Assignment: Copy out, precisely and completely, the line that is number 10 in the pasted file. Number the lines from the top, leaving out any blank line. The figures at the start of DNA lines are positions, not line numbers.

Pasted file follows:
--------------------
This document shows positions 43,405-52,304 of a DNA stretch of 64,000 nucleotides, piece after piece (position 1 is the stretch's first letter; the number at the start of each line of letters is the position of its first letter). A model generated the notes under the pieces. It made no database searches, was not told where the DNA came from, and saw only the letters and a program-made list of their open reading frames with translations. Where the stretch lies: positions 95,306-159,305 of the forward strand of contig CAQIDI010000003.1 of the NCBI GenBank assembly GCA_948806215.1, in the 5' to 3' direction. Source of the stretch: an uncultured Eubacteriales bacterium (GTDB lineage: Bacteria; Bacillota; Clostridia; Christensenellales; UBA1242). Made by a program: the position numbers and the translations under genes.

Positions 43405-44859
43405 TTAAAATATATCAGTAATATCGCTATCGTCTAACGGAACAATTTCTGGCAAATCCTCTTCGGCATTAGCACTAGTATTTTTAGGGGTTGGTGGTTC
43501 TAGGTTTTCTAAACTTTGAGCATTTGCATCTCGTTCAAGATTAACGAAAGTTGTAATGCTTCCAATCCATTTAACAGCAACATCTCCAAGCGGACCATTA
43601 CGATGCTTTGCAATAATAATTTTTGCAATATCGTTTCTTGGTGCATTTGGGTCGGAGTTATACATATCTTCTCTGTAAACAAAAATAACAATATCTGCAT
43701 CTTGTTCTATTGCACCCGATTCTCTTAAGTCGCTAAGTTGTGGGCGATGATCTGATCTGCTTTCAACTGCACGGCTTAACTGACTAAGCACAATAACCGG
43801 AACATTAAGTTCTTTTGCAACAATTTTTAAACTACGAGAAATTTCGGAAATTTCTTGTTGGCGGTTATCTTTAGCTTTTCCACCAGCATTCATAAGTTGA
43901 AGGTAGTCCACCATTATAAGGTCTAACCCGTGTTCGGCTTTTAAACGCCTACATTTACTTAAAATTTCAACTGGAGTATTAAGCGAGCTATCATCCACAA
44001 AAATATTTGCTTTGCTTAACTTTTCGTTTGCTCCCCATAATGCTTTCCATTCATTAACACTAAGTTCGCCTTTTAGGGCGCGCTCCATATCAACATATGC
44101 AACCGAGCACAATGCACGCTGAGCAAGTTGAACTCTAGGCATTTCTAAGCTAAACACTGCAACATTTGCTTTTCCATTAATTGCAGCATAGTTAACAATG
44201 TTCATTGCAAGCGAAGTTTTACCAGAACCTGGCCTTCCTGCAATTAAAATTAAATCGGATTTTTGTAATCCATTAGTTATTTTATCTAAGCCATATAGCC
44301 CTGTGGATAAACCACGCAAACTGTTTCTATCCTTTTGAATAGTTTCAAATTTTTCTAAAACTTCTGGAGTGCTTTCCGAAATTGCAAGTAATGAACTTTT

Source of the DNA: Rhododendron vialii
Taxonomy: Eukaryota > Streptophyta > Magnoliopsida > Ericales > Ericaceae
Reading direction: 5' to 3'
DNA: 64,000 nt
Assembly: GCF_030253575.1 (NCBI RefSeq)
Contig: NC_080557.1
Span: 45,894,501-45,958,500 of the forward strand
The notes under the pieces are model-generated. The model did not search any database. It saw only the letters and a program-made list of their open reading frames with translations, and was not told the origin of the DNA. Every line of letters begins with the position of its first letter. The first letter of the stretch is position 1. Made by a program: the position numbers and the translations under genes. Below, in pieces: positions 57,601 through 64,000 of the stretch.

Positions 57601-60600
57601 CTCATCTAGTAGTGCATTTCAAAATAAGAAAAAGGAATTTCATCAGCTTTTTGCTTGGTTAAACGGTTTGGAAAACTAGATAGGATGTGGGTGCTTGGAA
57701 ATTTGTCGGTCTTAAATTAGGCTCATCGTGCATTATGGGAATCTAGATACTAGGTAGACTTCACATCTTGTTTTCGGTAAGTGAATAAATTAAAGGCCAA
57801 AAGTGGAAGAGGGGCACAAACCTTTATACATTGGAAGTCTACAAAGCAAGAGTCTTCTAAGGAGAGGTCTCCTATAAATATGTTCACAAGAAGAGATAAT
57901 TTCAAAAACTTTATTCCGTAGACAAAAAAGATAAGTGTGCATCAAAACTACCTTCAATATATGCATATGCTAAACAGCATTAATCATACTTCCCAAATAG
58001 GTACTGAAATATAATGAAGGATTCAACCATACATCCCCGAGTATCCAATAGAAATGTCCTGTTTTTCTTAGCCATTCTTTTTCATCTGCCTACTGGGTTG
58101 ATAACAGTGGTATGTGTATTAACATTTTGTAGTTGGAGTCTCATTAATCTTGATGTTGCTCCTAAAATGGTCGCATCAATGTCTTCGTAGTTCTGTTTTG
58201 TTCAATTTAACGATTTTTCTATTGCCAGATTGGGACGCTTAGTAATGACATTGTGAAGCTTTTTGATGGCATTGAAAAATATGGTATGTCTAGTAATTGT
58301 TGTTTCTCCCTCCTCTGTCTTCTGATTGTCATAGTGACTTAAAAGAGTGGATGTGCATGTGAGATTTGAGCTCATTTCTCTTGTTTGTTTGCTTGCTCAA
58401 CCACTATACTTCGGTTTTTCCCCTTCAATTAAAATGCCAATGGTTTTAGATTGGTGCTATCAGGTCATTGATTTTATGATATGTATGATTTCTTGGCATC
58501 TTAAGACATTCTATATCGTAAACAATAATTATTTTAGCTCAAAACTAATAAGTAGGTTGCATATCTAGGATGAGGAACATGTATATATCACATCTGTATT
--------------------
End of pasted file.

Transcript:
44101 AACCGAGCACAATGCACGCTGAGCAAGTTGAACTCTAGGCATTTCTAAGCTAAACACTGCAACATTTGCTTTTCCATTAATTGCAGCATAGTTAACAATG